Tuesday, July 06, 2010

To the High Wild Mountains

We get on a train before seven and spend the morning revisiting the songlines we'd made over the past two weeks. It was like watching a slide show at high speed. We have the "View Car" to ourselves. For some reason, no one else chooses to sit in this wide open, spacious car with glass running from floor to ceiling. It's a long journey, one that won't get us to Koya until early afternoon. The final approach on a cable car inches us up a slope at nearly 45 degrees.

We spend the afternoon walking the temples on this quiet mountain. We follow a saffron monk with billowy sleeves to Nyonindō, where until 100 years ago women would have had to finish their ascent of this sacred mountain. It stands just outside the town's gate, so seems a good place to begin our rambling. Inside the temple hall is a statue of En-no-Gyoja, with fierce glowing eyes that bring life to the darkness. In front of neighboring Benten is an ihai for the comfort women of WWII. The main priest here answers all our questions, his effeminate nature perfect for his position. Like the Hijira of India, or the transgender shaman of many cultures, I wonder if this role is chosen by the community.

We make another stop next door at Naninji, with its picture of Namikiri Fudo, cutting through tempestuous seas so that dharma-laden Kukai could return home safely from his studies in China. A well behaved dog sleeps on the 'front porch.' I toss pebbles to a kitten, which chases them around spasmodically as they bounce. Behind the hall is a circular pool ringed by at least a dozen Jizo. It looks remarkably like a rotemburo. A small mausoleum to the Tokugawa is just over the wall, like a mini Toshogu, yet unlike the busy bigger shrine, this one stands quietly among the trees. The trees on Koya deserve special mention, huge and majestic and old. Japanese forests are at their most beautiful when left alone. One of the smaller groves hides a small temple that looks to be one of the oldest in town, and the Thai script over the main gate hints at international connections.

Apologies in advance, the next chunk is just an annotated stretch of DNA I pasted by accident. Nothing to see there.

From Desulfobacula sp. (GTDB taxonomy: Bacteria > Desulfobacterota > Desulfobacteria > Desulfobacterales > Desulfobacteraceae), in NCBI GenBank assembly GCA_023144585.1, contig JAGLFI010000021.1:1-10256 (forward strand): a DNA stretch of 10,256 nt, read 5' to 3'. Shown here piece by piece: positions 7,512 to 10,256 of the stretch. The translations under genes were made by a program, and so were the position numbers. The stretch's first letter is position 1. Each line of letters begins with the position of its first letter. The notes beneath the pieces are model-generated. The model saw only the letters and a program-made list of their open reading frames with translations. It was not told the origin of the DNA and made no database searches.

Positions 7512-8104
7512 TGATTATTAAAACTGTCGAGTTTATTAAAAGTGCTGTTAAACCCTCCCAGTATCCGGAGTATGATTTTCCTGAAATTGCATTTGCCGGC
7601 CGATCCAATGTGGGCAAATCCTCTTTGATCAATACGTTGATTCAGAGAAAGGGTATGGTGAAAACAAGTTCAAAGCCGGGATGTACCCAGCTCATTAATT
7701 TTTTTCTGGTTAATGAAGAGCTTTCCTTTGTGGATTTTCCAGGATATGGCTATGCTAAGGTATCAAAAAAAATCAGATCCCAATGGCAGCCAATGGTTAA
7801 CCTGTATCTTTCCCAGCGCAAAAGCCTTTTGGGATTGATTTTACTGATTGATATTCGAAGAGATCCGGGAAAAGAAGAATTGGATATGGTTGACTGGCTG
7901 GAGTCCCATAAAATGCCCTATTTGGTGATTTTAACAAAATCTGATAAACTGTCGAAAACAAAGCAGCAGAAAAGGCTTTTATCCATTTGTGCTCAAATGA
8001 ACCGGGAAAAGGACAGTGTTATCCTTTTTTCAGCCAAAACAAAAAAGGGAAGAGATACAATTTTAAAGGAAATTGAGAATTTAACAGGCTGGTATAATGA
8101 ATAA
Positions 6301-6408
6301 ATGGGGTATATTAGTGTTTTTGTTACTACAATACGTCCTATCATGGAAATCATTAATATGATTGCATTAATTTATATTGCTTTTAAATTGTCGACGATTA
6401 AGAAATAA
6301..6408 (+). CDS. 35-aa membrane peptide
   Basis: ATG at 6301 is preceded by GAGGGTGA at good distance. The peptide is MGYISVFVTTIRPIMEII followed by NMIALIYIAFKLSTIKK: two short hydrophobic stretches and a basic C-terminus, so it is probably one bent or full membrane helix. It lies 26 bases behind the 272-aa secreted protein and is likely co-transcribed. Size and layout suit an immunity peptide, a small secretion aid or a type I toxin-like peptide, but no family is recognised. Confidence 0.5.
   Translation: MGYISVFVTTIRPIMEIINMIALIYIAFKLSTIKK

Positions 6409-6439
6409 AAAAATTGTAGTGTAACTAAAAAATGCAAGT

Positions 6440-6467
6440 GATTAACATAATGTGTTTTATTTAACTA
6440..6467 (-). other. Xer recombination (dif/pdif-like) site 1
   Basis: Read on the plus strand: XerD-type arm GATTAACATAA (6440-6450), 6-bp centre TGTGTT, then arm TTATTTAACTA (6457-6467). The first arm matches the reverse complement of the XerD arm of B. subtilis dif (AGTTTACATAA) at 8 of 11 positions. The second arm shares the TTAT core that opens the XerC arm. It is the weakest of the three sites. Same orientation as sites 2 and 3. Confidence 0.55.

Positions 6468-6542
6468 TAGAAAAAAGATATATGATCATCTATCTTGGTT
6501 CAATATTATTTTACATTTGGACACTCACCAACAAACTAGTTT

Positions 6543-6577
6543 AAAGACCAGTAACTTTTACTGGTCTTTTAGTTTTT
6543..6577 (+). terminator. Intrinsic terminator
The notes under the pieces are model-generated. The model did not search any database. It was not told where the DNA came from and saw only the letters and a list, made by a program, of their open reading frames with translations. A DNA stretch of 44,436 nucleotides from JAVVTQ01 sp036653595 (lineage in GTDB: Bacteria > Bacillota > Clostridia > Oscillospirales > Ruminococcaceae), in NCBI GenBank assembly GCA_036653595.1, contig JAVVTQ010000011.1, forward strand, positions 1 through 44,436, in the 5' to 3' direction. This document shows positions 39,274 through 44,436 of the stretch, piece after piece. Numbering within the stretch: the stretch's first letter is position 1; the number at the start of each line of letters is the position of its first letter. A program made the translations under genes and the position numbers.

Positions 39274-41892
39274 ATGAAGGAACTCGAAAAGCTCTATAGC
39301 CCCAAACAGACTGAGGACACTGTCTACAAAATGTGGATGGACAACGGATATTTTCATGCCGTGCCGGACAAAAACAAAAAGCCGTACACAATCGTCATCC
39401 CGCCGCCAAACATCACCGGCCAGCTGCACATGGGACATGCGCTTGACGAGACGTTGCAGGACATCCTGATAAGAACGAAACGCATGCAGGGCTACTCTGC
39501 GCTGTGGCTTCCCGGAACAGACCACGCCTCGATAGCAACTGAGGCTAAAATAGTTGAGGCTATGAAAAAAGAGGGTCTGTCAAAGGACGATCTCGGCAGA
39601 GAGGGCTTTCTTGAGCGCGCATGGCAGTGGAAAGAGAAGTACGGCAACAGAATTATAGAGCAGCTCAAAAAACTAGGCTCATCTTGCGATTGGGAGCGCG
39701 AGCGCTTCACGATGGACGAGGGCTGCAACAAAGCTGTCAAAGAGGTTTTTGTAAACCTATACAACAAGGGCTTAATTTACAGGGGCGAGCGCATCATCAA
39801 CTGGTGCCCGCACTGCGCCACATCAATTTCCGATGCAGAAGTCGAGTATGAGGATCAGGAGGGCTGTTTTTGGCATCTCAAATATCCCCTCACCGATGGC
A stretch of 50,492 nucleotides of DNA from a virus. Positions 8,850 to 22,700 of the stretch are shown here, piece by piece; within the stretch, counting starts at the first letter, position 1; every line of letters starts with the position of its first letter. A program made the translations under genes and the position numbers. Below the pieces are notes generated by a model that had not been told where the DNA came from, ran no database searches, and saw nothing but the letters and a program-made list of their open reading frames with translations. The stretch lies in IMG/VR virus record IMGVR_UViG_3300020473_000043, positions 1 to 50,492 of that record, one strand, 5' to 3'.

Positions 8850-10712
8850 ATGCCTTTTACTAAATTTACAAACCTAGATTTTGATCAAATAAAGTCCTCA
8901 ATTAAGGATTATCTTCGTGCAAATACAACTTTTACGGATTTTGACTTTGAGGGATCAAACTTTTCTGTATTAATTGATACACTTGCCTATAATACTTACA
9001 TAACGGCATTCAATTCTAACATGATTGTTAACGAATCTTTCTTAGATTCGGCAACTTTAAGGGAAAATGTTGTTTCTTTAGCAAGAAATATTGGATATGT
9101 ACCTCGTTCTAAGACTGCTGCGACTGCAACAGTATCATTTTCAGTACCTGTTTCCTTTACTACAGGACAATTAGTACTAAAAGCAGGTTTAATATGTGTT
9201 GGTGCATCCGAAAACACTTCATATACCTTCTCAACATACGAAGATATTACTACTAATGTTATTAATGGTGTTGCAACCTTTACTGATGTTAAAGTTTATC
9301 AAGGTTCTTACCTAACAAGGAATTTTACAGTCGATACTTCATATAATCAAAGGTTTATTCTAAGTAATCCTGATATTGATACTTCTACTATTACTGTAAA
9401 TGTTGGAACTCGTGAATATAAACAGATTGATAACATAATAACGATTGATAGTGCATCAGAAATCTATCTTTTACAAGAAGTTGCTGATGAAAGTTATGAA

Beyond it, the Kongobuji too is nearly hidden, the forest thick around this simply massive structure. There are huge buckets on the roof, with long ladders extending toward them. We take our time wandering the rooms and long corridors, many lit with oil lamps from centuries ago. We take tea in a large hall, which contains a painting of the character of "Shin," stylized to look like a mustacheo'd figure with a doughnut. A nun walks past the hall and down the corridor. Walking behind her, I note how she has retained her femininity despite the shaved head and baggy robes. We follow past the rock garden, two dragons swirling together amidst white sand. Most impressive is the kitchen, everything familiar but built to an awesome scale. The blackened beams have seen thousands of meals, as have the clay rice cookers that can serve 200.

We move down the town's single street, past shops whose architecture goes back over a century. Some of them have lofts that now serve as cafes. It's refreshing, the lack of chain shops, flashy neon signs, or powerlines. The clouds are moving in and cooling the day, so we duck into the modern International Cafe run by a guy who speaks English and French. The cappucino I order from him gives me an intense rush, my body not having had strong caffeine for weeks. I had a similar equilibrium problem as I went cold turkey earlier in the walk, listing strongly left for three or four steps. It is a wonderful day, one where we don't have to get anywhere, and can let the hours fall away quietly, slowly...

On the turntable: Ricki Lee Jones, "Balm in Gilead"
On the nighttable: Edward Abbey, "Resist Much, Obey Little"

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